. . . Father had never seen him before. He was dressed in city clothes, of machine-made cloth, and he tapped his shining tall boots with a little red whip. His black eyes were close to his thin nose. His black beard was trimmed into a point, and the ends of his moustache were waxed and twisted.
He looked very strange, standing in the barnyard and thoughtfully twisting one end of his moustache into a sharper point.
Just look at those details! The only other character whose appearance is given that much attention is Mr. Corse--and that's because his slight stature in contrast to the bullies of Hardscrabble Settlement is relevant to the story. So it stands to reason that the horse-buyer's appearance is relevant to the story as well. The fact that he looks so out of place in the barnyard is enough to make us suspicious, and what happens later shows us that we were right to feel that way.
It's actually good story-telling: his sense of style is the first thing that sets us on edge, and then other events and dialogue in the chapter keep us jumpy until we learn the truth the next morning. But the stereotyping bothers me a bit. This is the kind of story a child would remember very well, so there's reason to believe that the horse-buyer's appearance was burned into Almanzo's memory and Laura Ingalls Wilder didn't just make up the details. I just read the emphasis on the horse-buyer's "citified" look as a way of moralising about those who don't work on farms . . . or even a way of making them "Other."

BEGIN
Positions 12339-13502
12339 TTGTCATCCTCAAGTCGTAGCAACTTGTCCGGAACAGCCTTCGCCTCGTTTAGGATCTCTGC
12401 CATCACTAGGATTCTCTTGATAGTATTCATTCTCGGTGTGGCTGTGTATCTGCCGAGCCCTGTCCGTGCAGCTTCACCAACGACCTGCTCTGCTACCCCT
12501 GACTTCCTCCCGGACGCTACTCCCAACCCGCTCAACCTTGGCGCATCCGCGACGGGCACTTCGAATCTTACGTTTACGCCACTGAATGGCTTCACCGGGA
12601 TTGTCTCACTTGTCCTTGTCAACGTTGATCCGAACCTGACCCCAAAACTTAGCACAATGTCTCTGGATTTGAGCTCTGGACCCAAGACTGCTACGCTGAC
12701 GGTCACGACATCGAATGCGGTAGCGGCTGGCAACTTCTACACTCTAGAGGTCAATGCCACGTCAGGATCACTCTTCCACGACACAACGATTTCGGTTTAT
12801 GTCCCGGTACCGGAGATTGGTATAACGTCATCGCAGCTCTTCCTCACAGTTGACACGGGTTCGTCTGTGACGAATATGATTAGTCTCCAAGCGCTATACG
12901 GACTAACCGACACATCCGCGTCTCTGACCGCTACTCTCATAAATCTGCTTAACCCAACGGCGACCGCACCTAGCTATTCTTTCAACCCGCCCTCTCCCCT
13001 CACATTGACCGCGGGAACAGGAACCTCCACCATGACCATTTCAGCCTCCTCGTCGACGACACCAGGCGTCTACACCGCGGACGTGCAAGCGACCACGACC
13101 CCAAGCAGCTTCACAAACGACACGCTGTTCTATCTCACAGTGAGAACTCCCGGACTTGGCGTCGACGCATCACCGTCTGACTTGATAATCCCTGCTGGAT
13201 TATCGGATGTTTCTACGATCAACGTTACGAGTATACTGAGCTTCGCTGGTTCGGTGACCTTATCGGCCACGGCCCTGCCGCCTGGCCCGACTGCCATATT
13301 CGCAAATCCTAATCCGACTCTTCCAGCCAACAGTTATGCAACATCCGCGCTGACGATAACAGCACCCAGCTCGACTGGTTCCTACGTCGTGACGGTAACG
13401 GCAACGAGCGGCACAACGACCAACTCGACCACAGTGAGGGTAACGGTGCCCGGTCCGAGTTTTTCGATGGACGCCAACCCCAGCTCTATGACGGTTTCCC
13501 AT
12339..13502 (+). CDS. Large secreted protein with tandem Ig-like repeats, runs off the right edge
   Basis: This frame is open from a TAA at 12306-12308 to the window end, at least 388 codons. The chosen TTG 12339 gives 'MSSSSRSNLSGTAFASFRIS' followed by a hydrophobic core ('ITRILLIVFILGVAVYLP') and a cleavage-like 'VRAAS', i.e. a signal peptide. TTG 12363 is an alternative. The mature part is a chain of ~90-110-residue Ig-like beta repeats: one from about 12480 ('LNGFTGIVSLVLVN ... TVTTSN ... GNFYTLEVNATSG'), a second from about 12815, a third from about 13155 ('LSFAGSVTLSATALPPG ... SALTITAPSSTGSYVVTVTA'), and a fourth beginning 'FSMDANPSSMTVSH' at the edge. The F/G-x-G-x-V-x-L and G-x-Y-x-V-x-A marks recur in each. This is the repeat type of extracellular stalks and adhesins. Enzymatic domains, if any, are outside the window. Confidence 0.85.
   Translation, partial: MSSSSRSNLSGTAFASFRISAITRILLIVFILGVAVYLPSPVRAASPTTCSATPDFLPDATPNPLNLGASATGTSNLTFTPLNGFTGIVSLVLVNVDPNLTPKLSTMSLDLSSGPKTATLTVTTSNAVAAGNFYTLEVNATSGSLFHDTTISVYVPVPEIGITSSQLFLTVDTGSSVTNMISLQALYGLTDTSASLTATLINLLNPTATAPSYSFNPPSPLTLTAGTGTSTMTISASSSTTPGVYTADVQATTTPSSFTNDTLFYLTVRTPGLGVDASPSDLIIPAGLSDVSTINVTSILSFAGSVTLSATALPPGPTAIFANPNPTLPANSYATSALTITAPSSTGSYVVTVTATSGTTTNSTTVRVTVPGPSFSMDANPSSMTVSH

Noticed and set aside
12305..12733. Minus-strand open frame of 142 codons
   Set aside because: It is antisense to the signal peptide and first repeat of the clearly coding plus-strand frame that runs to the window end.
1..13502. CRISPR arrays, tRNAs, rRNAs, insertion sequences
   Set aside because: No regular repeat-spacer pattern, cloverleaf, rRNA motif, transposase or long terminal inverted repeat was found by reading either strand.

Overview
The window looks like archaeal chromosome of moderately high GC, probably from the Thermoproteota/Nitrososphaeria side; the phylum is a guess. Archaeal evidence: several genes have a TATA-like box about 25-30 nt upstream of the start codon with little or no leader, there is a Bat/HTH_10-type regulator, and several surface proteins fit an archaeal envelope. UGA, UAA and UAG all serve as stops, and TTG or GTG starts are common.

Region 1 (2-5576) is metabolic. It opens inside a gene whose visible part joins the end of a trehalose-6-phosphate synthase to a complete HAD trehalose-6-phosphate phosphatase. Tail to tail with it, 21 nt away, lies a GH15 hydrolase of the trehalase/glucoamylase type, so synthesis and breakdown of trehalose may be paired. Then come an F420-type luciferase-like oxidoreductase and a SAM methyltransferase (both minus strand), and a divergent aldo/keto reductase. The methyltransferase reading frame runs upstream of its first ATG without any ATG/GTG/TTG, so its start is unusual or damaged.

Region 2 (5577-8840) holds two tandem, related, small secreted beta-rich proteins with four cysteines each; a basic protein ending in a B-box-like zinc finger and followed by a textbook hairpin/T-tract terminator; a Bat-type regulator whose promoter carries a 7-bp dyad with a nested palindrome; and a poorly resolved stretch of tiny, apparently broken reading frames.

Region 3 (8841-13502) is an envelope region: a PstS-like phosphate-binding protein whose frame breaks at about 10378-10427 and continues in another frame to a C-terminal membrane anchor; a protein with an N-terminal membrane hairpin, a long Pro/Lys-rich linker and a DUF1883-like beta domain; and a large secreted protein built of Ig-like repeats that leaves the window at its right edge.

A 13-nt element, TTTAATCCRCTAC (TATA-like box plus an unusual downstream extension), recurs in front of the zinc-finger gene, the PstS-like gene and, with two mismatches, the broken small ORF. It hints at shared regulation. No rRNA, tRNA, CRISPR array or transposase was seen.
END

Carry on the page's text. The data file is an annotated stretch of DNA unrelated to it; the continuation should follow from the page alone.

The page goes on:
I'm also thinking of town boy Frank's "store-boughten" cap that came all the way from New York City. Both Almanzo and Royal want one like it, and Almanzo is a little sad that his mother's handmade caps are of such good quality that she would never let him spend fifty cents on a hat like Frank's. Granted, the Wilder brothers admire its interesting design rather than the fact that it is store bought and city made, but it's a status symbol nonetheless.
Yet the envy may go both ways. Frank may be taunting Almanzo by saying the latter will never have a colt of his own . . . but it's really Frank who will never get to have one, isn't it? I wouldn't be surprised if we see Frank again in a future chapter, turning green at the sign of Almanzo with a colt. There may be huge benefits to the trade off of living in a town, but not so much from the perspective of a boy!
This is another hastily written post . . . but you all are so much better at discussing Laura Ingalls Wilder in the combox or on your own blogs than I am, so I don't feel too guilty! ;-)
What are your thoughts on Chapters 8 to 14?
1. For women: When you were a child, what made you happy to be a girl? For men: When you were a child, what made you happy to be a boy?
2. Do you think the emphasis on the horse-buyer's appearance feeds an unfair stereotype about city people?
3. If you grew up on a farm, what did town or city children have that you really wanted? If you grew up in a town or city, what did farm children have that you really wanted?
UPDATE: Shaz has put up her catch-up post, Farmer Boy (Part One)!
Image Source: Farmer Boy by Laura Ingalls Wilder